An American who participated in ICAHD’s recent rebuilding camp writes about what she now terms the Jewish National Fund’s ‘DIMES OF WRATH’.
I don’t remember collecting dimes for pine needles. The bright green leaves on the stamps were distinctly deciduous, one for each ten-cent donation I collected, until there were enough to summon up a whole tree. I imagined leafy groves festooned with brass plaques, and someday I would go to Israel and find the ones I had dedicated to my grandparents. Maybe pine trees stood in Alpine silhouette on the little blue Jewish National Fund (JNF) boxes where the dimes were stored. I didn’t know they were dimes of wrath, of vengeance on a landscape that was far from deserted, where olive trees previously bloomed on ancient terraces and in villages whose stone-work was crafted by other hands. Neither did I know that the non-native pines themselves were changing the underlying soil chemistry, that the pine needles were smothering the native plants, or that the local water sources were being drained by the trees’ ravenous thirst. Nor that the ruins of Palestinian homesteads were being camouflaged by JNF parks and recreational facilities, or that the organization was collaborating actively with the Israel Defense Forces (IDF) in destroying Palestinian villages, bulldozing Palestinian farmland, uprooting Palestinian olive trees, and acquiring Palestinian land through its privatized subsidiary across the Green Line in the West Bank after 1967.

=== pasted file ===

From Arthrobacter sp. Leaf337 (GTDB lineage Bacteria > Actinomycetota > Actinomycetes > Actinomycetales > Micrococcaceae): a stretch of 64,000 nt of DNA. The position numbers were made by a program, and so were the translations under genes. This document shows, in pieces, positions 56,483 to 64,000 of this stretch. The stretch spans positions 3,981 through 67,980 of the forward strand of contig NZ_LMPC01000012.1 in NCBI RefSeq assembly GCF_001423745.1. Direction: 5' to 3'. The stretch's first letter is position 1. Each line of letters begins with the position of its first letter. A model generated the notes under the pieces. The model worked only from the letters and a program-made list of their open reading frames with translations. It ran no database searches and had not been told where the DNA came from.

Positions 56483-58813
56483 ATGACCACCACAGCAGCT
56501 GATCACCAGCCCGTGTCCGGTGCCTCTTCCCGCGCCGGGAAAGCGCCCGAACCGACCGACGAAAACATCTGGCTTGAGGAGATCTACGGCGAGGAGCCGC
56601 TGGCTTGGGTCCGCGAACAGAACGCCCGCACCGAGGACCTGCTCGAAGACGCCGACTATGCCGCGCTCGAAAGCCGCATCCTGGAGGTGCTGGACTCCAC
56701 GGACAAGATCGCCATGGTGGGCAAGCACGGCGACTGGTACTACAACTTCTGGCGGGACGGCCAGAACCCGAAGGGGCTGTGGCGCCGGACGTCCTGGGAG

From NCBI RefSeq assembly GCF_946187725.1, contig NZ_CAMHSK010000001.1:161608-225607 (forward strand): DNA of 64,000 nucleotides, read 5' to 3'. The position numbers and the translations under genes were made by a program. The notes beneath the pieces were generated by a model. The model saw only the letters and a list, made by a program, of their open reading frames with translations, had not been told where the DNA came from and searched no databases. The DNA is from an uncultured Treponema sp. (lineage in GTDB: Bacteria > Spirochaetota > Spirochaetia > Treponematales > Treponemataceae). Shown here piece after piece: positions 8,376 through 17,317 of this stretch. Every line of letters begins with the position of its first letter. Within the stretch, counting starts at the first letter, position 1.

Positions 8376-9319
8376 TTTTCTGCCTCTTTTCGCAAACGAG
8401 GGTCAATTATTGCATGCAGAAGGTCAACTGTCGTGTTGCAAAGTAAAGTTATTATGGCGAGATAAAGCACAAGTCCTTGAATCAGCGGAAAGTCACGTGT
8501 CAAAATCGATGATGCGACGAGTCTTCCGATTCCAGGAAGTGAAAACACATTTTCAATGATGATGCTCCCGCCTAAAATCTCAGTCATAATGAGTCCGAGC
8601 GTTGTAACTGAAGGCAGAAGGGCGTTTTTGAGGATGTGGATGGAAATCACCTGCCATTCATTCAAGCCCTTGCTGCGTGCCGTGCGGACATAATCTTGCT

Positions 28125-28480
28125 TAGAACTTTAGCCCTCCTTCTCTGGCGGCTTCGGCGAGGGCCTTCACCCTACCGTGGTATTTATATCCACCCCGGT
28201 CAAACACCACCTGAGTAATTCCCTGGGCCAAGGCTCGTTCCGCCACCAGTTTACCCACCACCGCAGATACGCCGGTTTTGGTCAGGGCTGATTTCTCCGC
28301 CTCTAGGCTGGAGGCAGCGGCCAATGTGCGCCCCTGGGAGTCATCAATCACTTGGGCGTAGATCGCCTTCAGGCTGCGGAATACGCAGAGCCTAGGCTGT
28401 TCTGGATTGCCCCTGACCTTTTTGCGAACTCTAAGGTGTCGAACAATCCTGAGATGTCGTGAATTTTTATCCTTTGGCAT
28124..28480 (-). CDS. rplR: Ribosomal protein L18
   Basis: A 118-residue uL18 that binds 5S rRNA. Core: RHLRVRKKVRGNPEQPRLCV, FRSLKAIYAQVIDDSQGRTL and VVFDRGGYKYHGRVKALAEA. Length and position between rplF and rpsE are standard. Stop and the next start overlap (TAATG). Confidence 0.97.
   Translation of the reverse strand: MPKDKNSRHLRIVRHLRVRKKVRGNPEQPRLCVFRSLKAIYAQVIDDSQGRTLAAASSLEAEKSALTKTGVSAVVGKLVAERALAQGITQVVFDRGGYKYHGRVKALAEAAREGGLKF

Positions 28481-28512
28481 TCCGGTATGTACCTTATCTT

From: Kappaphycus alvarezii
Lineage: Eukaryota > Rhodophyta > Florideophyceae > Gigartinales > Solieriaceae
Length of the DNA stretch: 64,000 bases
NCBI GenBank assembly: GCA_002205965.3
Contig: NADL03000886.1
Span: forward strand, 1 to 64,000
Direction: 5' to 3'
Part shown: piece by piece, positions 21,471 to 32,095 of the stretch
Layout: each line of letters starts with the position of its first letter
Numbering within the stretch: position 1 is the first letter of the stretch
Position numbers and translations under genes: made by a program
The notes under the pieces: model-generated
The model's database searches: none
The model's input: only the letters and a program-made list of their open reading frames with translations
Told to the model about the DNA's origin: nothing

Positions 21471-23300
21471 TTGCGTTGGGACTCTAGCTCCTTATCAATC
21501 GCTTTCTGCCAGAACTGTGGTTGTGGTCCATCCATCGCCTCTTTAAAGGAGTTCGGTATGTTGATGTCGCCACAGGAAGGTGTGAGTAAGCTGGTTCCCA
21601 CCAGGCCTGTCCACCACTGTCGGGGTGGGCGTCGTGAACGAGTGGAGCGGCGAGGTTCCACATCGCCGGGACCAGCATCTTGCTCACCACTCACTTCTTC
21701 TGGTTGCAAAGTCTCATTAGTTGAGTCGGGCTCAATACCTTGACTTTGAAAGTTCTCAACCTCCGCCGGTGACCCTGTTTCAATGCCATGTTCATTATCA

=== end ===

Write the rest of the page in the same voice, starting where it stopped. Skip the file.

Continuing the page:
So the chance to collect shekels from the ICAHD volunteers and dedicate native trees – olive, lemon, orange – in the red dirt in the yard of the home that we are building for the Fhadad family in Anata is a welcome counterpoint. Enough for eleven trees, two of which I will dedicate with new brass inscriptions: again, one for each set of grandparents on both sides of my family.
– Jean, USA